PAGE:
When I see photos of embattled cities waist deep in concrete and rebar, or images of urban streets paved with asphalt and lined with brick, I wonder about the bees. Where did they go? How did they die? Did anyone care? I think about it, but it seems removed. It happened in some other place.
But on Christmas Eve I was admiring holiday decorations with my husband when we came upon a recent housing development, one I had never seen. Paved driveway and concrete sidewalk covered every square inch of soil. Cars and pickups wedged between dented garbage pails, rusted bicycles, and banks of empty mail boxes. No trees grew. No plantsnot even weedspoked through the “improvements.” Without leaves to rustle, the wind was left to stir a candy wrapper, an empty bread bag. It smelled not of fir, but vaguely of oil.
Yes, I wondered about the bees, but I also thought about the children. How can we expect children who grow up without green in their lives to value nature, to nurture creepy crawlies, to protect insects?
Most of us “bee people” are aware of the problems: rampant use of pesticides that kill both bees and the plants they require, monoculture cropsincluding lawnsthat provide limited nutrients and little protection, and an agricultural system that stresses our bees and spreads pathogens, parasites, and pests. Most of us know that the system must change if we are to save the pollinators, the bounty of the land, and the diversity of our food supply.
But we are the minority. Many of tomorrow’s voters, the people who will have the power to say yeah or nay to change, are living in a world without bugs. They are living in landscapes of stucco, brick, mortar, OSB, and sheetrock. By no fault of their own, they are living in places with no sidewalks, no playgrounds, nowhere to feel the icy chill of winter rain or the warm thrill of a spring breeze. These people, an ever-increasing majority, are the folks who will ultimately determine the fate of the bees and, by extension, the fate of the natural world.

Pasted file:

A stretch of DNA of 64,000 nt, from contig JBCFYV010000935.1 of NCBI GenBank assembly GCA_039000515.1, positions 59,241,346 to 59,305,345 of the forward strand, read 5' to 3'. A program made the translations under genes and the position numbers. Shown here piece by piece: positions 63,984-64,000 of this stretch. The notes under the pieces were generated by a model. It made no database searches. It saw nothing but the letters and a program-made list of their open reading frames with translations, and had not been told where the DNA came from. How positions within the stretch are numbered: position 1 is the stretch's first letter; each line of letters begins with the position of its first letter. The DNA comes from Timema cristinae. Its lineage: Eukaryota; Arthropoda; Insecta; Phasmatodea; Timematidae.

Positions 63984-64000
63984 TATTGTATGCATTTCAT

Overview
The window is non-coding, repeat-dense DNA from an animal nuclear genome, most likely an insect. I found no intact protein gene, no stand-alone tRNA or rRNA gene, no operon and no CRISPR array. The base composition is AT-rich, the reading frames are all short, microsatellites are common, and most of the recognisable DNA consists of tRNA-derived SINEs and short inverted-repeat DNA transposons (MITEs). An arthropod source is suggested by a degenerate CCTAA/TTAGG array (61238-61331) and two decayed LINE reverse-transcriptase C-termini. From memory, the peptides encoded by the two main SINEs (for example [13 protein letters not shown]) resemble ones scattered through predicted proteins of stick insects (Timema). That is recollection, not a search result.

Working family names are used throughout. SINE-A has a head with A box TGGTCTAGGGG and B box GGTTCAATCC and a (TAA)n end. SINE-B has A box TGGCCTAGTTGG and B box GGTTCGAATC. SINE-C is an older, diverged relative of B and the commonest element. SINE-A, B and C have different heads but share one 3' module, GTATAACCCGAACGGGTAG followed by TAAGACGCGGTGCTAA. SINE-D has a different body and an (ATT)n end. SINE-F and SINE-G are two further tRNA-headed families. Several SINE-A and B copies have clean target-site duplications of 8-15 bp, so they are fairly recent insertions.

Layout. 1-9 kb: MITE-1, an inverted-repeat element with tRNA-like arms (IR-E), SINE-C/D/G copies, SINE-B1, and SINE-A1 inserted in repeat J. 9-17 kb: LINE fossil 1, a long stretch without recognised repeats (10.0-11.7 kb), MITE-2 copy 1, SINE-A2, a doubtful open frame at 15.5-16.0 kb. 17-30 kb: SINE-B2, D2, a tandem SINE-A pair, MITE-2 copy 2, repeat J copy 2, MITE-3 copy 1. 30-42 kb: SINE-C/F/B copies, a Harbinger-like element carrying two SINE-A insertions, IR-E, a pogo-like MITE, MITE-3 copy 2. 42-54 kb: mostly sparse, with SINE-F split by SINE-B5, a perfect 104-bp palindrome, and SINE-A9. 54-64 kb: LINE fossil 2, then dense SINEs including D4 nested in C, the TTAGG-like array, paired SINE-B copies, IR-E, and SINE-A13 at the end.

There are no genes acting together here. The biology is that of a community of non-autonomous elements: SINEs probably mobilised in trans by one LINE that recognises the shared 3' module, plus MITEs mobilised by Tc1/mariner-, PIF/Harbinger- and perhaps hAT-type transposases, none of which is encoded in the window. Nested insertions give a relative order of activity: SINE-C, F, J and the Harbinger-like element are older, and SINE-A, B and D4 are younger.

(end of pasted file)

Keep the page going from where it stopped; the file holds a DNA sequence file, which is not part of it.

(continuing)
When I sit at my computer, I often ask myself, “What can one person do?” What can I do to make a difference? I am not wealthy; I am not a celebrity; I am not powerful. I do not have friends in high places or supernatural abilities. How can I convince people who never think about bugs that we must care about our pollinators, and we must care fervently?
In the end, I do what I do best. I learn. I write. I photograph. I answer. I speak. I share what I know with anyone who will listen, and that is all I can do. I wish it were more, but at least it is something.
As my fourth year of bee blogging comes to a close, I look forward to the next with renewed hope. Maybe I will convince one more person to care about bees. Maybe I will help someone become a better beekeeper. Maybe I will train the person who finds an answer to varroa mites. Who knows? It’s those thoughts that keep me going.
Without getting too mushy here, I want to thank all of you for dropping by, reading, and commenting. Thank you for over one million page views this year alone, and thank you for sticking by me. To all of you, I wish the very best the new year has to offer. I wish you happiness. And most of all, I wish you peace.